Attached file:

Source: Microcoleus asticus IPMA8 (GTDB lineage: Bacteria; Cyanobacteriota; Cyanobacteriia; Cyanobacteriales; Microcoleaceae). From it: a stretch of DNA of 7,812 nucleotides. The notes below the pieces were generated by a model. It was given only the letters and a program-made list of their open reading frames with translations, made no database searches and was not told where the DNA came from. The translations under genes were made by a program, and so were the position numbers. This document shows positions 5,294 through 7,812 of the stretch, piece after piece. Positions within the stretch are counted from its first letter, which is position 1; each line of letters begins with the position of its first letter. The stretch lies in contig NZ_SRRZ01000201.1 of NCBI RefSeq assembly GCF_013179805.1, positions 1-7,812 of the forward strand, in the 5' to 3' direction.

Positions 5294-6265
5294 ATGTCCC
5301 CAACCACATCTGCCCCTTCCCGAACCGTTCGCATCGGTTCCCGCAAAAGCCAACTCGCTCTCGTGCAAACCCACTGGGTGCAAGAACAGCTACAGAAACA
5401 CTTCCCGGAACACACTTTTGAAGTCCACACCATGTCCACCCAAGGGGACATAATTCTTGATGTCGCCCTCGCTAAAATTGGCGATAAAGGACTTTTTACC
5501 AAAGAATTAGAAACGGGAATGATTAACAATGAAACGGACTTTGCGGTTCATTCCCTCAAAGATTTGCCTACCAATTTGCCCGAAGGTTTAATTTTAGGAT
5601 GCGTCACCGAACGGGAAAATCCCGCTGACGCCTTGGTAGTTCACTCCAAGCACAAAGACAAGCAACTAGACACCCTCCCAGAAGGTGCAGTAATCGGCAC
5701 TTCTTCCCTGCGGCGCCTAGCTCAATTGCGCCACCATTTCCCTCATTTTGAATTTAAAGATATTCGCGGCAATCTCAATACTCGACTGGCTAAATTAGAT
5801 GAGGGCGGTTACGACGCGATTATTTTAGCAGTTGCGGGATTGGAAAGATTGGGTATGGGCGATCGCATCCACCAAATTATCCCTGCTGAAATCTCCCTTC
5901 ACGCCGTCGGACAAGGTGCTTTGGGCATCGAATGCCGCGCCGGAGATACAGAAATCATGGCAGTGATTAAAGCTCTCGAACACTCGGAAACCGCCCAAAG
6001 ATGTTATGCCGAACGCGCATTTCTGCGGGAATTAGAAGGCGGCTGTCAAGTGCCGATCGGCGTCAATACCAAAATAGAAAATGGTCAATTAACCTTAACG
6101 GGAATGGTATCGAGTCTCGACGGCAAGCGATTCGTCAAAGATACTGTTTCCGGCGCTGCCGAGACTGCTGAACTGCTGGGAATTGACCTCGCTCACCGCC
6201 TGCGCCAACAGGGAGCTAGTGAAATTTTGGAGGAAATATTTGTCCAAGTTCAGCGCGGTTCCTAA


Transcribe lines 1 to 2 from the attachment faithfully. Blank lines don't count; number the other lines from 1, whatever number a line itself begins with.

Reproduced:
Source: Microcoleus asticus IPMA8 (GTDB lineage: Bacteria; Cyanobacteriota; Cyanobacteriia; Cyanobacteriales; Microcoleaceae). From it: a stretch of DNA of 7,812 nucleotides. The notes below the pieces were generated by a model. It was given only the letters and a program-made list of their open reading frames with translations, made no database searches and was not told where the DNA came from. The translations under genes were made by a program, and so were the position numbers. This document shows positions 5,294 through 7,812 of the stretch, piece after piece. Positions within the stretch are counted from its first letter, which is position 1; each line of letters begins with the position of its first letter. The stretch lies in contig NZ_SRRZ01000201.1 of NCBI RefSeq assembly GCF_013179805.1, positions 1-7,812 of the forward strand, in the 5' to 3' direction.

Positions 5294-6265